Cows & Money – June 2015

Dodd & Co Dairy BulletinRob Hitch

I’m writing this as the election results are being digested. The return of a conservative government might give some stability to the tax regime in the UK but the bounce in the value of sterling today shows that things might not all be rosy for the dairy sector.

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Continued pressure on milk prices, exacerbated by the rise of the £, is making life difficult for even the most efficient milk producers. Cashflows are under pressure and it is likely that many businesses not on supermarket contracts will see negative cashflows over the coming months.

At Dodd & Co we have seen a number of positive results from HM Revenue & Customs recently which I explain later. We also have the results of the online survey we ran about milk prices. Hopefully something of interest to you even in these difficult times.

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Tax Payments

The government announced that they would allow dairy farmers time to pay some of the large tax bills from 13/14 and 14/15 back in January. Money bags 2Unfortunately when we approached HMRC to negotiate time to pay deals at that time it was difficult, with questions about asset sales and approaching banks.

It is nice to be able to report that this week we asked to spread a Corporation Tax bill over six months, and this time, at the mention that the business was a dairy farm, HMRC advised us they had guidance for dealing with dairy farmers and allowed the six months to pay.

Clearly the messages espoused by politicians at the start of the year have now reached the Revenue, so if tax payments are likely to be a problem it might be a good idea to try and agree a time to pay schedule with HMRC before turning elsewhere.

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Plant & Machinery Claims

Financing infrastructure on dairy farms is increasingly expensive. Replacing parlours, cow sheds and the associated silage pits, slurry stores and cow tracks can run to several thousand pounds per cow place. Getting as much tax relief on expenditure to reduce the cash cost is therefore important to businesses.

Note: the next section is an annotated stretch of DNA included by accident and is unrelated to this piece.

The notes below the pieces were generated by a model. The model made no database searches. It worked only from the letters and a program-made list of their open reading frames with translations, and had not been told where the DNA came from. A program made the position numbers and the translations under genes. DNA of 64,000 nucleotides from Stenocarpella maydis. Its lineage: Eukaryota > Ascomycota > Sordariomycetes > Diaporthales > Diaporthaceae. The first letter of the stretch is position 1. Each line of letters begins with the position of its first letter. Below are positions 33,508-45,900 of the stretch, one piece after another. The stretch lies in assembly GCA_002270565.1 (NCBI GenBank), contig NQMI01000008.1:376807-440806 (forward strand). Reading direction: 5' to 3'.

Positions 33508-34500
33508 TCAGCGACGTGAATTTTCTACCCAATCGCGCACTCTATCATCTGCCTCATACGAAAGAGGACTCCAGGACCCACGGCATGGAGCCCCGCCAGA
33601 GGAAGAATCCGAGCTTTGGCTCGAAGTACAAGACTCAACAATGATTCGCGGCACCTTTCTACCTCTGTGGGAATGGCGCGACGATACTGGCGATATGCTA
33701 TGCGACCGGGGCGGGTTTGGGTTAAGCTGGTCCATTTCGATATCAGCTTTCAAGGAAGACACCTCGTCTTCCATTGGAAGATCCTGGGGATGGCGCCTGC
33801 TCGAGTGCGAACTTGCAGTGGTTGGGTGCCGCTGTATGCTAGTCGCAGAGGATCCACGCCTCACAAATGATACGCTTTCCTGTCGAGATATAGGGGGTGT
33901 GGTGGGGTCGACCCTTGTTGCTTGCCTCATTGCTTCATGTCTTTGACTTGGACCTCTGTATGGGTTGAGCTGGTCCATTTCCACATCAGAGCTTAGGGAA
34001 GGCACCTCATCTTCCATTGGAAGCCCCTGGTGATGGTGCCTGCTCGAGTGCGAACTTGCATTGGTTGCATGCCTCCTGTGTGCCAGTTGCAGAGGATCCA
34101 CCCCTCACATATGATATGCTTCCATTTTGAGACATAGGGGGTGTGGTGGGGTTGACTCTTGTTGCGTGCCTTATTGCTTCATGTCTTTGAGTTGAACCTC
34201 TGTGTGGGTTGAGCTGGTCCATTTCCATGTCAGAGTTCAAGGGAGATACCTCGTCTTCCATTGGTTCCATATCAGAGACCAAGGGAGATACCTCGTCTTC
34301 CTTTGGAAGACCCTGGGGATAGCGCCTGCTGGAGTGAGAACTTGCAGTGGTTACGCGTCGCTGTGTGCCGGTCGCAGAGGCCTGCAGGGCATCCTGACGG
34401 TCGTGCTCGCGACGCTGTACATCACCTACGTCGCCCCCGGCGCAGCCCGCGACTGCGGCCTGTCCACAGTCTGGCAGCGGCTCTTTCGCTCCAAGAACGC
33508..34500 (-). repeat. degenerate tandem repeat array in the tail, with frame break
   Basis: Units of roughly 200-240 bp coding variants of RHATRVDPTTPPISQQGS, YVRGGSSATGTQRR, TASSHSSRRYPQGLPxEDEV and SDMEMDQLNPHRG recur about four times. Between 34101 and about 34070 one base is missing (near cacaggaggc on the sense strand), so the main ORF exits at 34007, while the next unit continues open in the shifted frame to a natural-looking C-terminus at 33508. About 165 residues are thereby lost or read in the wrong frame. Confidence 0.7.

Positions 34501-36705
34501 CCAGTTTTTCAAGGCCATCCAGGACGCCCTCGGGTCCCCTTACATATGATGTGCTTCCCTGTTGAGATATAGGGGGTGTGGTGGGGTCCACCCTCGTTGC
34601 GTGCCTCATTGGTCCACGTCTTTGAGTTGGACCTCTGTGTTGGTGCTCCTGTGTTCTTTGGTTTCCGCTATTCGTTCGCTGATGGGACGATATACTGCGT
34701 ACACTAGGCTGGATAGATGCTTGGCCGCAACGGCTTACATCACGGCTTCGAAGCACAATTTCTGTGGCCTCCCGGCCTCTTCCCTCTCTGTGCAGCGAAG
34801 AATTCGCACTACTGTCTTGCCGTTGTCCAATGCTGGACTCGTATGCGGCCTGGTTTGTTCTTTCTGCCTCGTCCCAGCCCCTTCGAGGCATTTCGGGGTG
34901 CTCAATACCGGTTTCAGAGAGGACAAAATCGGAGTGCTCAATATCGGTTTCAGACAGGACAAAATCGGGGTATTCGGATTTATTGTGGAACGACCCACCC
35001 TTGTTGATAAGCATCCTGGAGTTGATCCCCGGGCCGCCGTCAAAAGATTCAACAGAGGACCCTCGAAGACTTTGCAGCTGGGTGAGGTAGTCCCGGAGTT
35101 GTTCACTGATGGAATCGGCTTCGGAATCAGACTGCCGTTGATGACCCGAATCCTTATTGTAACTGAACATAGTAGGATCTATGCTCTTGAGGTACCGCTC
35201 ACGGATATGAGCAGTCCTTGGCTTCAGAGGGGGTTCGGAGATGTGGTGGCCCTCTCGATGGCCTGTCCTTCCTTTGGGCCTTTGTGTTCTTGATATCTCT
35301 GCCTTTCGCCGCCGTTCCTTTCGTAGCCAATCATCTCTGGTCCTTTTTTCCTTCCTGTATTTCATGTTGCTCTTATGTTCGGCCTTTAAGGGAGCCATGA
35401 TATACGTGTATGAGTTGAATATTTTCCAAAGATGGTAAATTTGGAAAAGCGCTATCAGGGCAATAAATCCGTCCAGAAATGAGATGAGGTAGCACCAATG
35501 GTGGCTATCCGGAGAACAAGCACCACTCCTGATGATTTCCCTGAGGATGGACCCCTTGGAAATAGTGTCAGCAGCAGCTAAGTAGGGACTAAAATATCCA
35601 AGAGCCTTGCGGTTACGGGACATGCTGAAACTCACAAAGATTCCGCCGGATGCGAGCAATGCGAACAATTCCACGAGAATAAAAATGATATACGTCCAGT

Whilst slurry and silage pits qualify for relief automatically, what happens when they are integrated into buildings?

Machinery 2We have recently concluded a Revenue tax enquiry relating to a cattle building with underground slurry storage. We had adopted a fairly aggressive interpretation of the tax rules and claimed for a large proportion of the building. Despite HMRC raising various questions I am pleased to say that the Revenue agreed our interpretation resulting in no further tax being paid by our client.

So whilst relief on agricultural buildings, abolished in 2011, is no longer available, we are continuing to succeed in our arguments that much dairy infrastructure can be classed as plant. Particularly important whilst we still have Annual Investment Allowances of £500,000!

This can also apply to plant purchased with farms, although depending on how the vendor has treated their expenditure in the past claims by the new owner can be much reduced, or even non existent. Anybody purchasing farms should consider the capital allowances position in their enquiries before they agree the purchase of a farm.

If you are building new infrastructure, or buying farms and would like advice on how much of the costs may attract tax relief please speak to us before you commit to the expenditure.

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Dairy Survey Summary